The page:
“It’s not a question of if there are going to be cuts. The question is where and when.” - Thomas Nyhan, executive director of the Central States Pension Fund
There has been much to say in recent years about the looming “retirement crisis” in America. In his Insight, Ostrich Finance, from a few weeks ago Elliott shed light on an epidemic of under saving and over spending amongst the majority of Americans. We have a general lack of financial preparedness in the private sector that will become more and more felt as the population ages. And to make matters worse, the perceived safety net of steady retirement income that is expected from public and private pension plans across the nation may not be as secure as many retirees had hoped.
The Central States Pension Fund is one of the largest and most storied public pension funds in the country. Established in 1955 for the benefit of the International Brotherhood of Teamsters, a prominent trucking industry union at the time, the fund’s early years were wrapped in controversy. Many of its directors had close personal and business ties to union leader (and mob boss) Jimmy Hoffa. For decades, pension fund assets were misappropriated and embezzled to the benefit of key players in organized crime. That all ended in the early 80’s when the US Department of Labor wrested control of the fund from the mob and appointed Morgan Stanley as a fiduciary over the management of the plan’s assets.
Today as a multiemployer fund the Central States Pension Fund covers over 400,000 participants across more than 1,500 contributing employers representing a variety of blue collar industries. That’s quite a responsibility, and many middle class Americans are depending on the prudent management of the fund’s assets to provide the lifeblood of steady income in their retirement years. Those middle class Americans are likely to be disappointed.
The pension fund’s official website provides a brief description of the fund in which it casually states,
“At year end 2014, Central States Pension Fund had assets of $17.8 billion with a liability for promised benefits of $35 billion.”
Whoa…what?! This matter-of-fact statement is embedded in an otherwise positive “About the Fund” page. You might even miss the bombshell if you weren’t actively looking for it. Unless we’re mistaken, $17.8 billion is only roughly half of $35 billion, meaning one of the largest and most important pension funds in the country is only 50% funded. It is, in fact, projected to run completely out of money in the year 2025.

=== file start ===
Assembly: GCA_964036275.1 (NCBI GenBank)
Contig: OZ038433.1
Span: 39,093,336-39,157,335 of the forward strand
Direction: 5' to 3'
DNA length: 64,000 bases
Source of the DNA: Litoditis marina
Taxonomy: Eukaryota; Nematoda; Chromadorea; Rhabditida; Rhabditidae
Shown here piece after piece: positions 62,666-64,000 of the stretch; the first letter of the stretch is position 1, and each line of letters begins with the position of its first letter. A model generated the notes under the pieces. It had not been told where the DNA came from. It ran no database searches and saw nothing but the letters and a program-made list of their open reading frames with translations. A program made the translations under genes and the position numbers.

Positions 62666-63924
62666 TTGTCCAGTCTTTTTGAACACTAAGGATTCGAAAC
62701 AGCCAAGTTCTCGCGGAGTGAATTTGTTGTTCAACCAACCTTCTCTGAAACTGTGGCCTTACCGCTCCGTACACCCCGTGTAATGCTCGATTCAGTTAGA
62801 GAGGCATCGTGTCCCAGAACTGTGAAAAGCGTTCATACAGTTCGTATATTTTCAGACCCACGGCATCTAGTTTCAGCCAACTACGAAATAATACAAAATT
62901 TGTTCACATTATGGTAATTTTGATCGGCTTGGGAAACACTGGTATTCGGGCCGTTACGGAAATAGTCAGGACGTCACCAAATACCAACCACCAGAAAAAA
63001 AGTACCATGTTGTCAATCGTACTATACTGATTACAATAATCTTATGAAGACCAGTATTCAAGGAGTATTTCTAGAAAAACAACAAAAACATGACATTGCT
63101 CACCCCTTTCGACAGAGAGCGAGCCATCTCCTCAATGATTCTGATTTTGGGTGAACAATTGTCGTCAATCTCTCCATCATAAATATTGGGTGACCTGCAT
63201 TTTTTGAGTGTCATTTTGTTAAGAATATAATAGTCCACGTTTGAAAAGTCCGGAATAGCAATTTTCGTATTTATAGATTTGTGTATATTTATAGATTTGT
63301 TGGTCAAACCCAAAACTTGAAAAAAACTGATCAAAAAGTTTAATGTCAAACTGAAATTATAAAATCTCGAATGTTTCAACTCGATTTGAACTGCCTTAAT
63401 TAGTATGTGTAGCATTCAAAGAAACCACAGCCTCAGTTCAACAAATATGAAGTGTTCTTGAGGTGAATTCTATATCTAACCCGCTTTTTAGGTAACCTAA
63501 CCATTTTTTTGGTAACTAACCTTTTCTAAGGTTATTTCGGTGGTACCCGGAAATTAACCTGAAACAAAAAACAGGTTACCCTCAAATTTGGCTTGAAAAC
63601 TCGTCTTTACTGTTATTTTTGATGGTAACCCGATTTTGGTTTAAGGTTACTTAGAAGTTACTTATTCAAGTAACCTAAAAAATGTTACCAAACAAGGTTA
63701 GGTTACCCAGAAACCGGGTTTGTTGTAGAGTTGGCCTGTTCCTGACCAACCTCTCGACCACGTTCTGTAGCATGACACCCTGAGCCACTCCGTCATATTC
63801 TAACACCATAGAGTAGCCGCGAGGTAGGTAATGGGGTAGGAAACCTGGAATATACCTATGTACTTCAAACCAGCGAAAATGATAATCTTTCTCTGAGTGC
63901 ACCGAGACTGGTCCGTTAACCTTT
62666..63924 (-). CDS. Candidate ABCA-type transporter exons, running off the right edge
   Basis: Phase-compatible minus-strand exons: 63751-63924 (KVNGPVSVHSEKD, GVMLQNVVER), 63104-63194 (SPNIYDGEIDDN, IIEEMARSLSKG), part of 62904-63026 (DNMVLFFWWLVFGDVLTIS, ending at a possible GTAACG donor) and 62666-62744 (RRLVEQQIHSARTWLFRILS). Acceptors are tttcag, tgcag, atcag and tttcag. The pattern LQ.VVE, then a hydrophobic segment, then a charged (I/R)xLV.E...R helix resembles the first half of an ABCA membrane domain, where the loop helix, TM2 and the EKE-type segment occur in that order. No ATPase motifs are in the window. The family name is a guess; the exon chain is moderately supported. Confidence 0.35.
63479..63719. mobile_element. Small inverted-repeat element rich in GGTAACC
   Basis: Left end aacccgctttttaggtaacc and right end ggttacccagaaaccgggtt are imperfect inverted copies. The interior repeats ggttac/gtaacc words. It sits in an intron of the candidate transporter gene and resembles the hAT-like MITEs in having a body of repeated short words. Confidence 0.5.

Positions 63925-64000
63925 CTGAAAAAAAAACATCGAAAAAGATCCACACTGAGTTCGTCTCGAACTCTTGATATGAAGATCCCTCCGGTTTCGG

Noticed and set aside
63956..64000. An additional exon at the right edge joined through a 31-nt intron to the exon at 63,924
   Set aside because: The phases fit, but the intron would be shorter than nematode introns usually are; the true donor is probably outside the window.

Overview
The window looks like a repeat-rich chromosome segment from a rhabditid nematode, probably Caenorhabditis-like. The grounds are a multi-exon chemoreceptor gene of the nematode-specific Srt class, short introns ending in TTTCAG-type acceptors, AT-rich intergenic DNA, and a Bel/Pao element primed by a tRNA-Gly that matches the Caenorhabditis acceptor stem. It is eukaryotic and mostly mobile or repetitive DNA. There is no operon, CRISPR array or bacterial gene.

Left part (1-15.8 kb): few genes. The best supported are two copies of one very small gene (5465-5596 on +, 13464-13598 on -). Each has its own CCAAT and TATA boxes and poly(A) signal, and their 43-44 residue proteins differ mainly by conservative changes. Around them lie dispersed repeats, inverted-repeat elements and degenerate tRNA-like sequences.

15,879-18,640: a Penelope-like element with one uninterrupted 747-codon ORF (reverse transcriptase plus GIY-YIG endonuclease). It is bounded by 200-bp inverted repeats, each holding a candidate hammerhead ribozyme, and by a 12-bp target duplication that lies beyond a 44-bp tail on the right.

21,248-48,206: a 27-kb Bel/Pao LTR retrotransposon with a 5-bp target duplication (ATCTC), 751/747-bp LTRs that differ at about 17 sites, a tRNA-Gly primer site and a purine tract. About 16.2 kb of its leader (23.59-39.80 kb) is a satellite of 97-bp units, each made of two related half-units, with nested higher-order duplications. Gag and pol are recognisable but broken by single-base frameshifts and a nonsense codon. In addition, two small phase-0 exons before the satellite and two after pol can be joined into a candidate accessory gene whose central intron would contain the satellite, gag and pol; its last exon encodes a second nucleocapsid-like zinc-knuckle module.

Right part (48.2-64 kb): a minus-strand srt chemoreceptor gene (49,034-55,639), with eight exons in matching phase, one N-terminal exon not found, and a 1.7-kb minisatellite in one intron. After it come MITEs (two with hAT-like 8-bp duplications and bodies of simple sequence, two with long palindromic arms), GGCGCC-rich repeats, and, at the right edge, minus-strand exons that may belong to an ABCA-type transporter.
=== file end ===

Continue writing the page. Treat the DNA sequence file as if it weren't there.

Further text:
How the fund got into this mess is not the topic of this Insight, but suffice it to say that steep declines during the financial crisis basically crippled the prospects of long-term solvency. Many are questioning whether or not the Wall Street suits commissioned with running the assets broke their fiduciary duty, and just today 51 Democratic lawmakers requested that the Government Accountability Office launch an investigation into the matter. The 17.2 billion dollar question is...
What can be done to right size the plan to ensure future solvency?
Up until about six weeks ago the answer to this question appeared crystal clear. The writing was on the wall, and it was long past time to face the reality that a reduction in benefits was necessary. With more than 5 participants for every 1 contributing employee, there was no realistic amount of growth that would turn the math on its head and allow the plan to cover the chasm of a funding gap that had been accumulated.
Following this line of thinking, the fund’s trustees made a formal rescue plan proposal to the US Department of the Treasury under the Multiemployer Pension Reform Act of 2014. The proposal laid out the necessary changes that would move the pension plan towards long-term sustainability. “This was a very hard decision, a gut-wrenching decision. It’s not a question of if there are going to be cuts. The question is where and when.” said executive director Thomas Nyhan.
There were, of course, many who opposed the suggested changes. Obviously the plan’s participants weren’t keen on the idea of having their retirement income messed with. And who’s to blame them? “I did everything I was supposed to.” said Ava Miller, 64, who, according to a Washington Post article, was facing a benefit reduction of over 50%. The same article quoted Karen Friedman of the Pension Rights Center as saying, “This is going to be a national crisis for hundreds of thousands, and eventually millions, of retirees and their families.”